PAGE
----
Mon January 21, 2013
Presidents and flight had a quiet start in the summer of 1909, when Orville returned to Ft. Myer to complete the Army trials that ended abruptly with his crash in September of the previous year. The Army allowed the Wrights to return as they had already more than fulfilled the contract. This time there were many observers, including fellow Ohioan President Williams Howard Taft. A tent was set up, and he sat with the Wrights' sister Katharine.
Lost to history is whether Taft wanted to fly or that the Wrights had to inform him that weight was an issue. The President was a very large man.
The first President to fly in an aircraft was Teddy Roosevelt. While not the sitting President, he was still the first. In October of 1910 at an airshow in St. Louis, Arch Hoxey, a demonstration pilot for the Wright Company offered Roosevelt a ride, which he enthusiastically accepted. Mind you, in the early days of aviation, flying could be a dangerous business. They flew for about 4 minutes and circled the field twice. TR said he wished they could have stayed in the air for an hour.
Hoxey was killed at the end of the same year in a crash of the same type of airplane.
Today we see the President's helicopter landing on the White House lawn and think nothing of it. But the first aircraft to land there? That was big news.
On July 15, 1911 another Wright Flyer flown by Harry Atwood, who had to weave his way through monuments and trees, landed on the south lawn. Atwood had just finished his flight training with the Wrights at Huffman Prairie three months before. He was greeted by President Taft as the Flyer rolled to a stop only 30 feet from the south portico. There were no brakes on Wright Flyers. Taft awarded him a gold medal from the Washington Aero Club for "a new chapter in the thrills of the flying art."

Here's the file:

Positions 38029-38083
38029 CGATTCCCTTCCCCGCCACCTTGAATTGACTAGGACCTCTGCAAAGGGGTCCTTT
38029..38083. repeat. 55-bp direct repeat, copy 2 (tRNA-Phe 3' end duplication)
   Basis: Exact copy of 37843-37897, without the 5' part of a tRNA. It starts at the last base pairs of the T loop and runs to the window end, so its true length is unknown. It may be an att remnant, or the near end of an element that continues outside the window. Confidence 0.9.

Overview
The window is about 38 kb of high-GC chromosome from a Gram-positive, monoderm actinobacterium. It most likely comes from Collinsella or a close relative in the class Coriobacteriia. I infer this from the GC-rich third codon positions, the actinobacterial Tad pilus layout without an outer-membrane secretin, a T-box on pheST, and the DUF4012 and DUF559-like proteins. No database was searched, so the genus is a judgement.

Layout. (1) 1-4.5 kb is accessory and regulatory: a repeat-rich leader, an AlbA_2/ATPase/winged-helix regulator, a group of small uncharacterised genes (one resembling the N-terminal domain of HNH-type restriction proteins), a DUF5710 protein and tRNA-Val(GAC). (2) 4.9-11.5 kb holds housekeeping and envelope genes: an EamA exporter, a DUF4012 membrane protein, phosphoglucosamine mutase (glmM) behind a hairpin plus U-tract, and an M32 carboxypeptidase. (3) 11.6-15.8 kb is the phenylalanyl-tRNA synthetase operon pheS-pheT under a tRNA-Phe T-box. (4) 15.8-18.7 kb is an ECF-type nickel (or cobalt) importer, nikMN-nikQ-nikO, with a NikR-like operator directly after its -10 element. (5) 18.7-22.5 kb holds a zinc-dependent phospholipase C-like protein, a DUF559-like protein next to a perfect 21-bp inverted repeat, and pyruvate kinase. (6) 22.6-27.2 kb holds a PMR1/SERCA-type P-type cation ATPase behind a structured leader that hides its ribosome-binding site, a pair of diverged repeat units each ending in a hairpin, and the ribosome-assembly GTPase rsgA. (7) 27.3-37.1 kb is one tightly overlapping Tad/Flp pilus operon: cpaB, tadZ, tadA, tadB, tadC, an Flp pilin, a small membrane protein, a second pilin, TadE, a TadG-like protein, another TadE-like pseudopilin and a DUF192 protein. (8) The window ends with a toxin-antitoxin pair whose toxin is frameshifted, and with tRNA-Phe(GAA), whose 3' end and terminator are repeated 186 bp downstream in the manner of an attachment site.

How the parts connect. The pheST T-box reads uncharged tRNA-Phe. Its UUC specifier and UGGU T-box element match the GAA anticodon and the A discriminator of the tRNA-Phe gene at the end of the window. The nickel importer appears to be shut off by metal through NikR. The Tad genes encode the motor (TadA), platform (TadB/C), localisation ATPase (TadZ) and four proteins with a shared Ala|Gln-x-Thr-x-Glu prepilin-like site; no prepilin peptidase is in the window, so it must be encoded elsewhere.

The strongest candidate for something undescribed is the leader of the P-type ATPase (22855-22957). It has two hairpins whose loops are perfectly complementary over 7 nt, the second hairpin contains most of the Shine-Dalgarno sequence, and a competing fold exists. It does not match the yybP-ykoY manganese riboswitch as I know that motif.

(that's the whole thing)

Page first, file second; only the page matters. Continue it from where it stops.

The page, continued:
Shortly after that, the Wright Flyers disappeared into history as the art and science of flying flew right past them.
The first serving President to fly was another Roosevelt, FDR. The realities of the war and his necessary attendance at the summit in Casablanca saw him flying across the Atlantic in one of the great Boeing Clippers built for Pan American.
Flying across an ocean was an enormous leap forward from the Wright Flyers and 4 minute flights.
Later in the war, the Army Air Force arranged with Douglas Aircraft to build a Presidential airplane, a version of the DC-4. The Army name was C-54, but this plane was known as the "Sacred Cow." Roosevelt used this unique aircraft just once before he died in April of 1945, but this plane served President Truman for more than 2 years and he signed the documents created United States Air Force on the conference table in this airplane.
This was the only aircraft equipped with an elevator to accommodate FDR's wheelchair. The modifications were designed and carried out at Wright Field. This plane is on display at the National Museum of the United States Air Force, where you can see the elevator, tour the airplane and see the desk where Truman signed the papers creating the Air Force. In fact all the historic Air Force Presidential aircraft are on display here in Dayton, except for the current Boeing 747 used by President Obama.
So no matter how you voted, today is the day we celebrate having a President and a big blue and white airplane to carry the flag.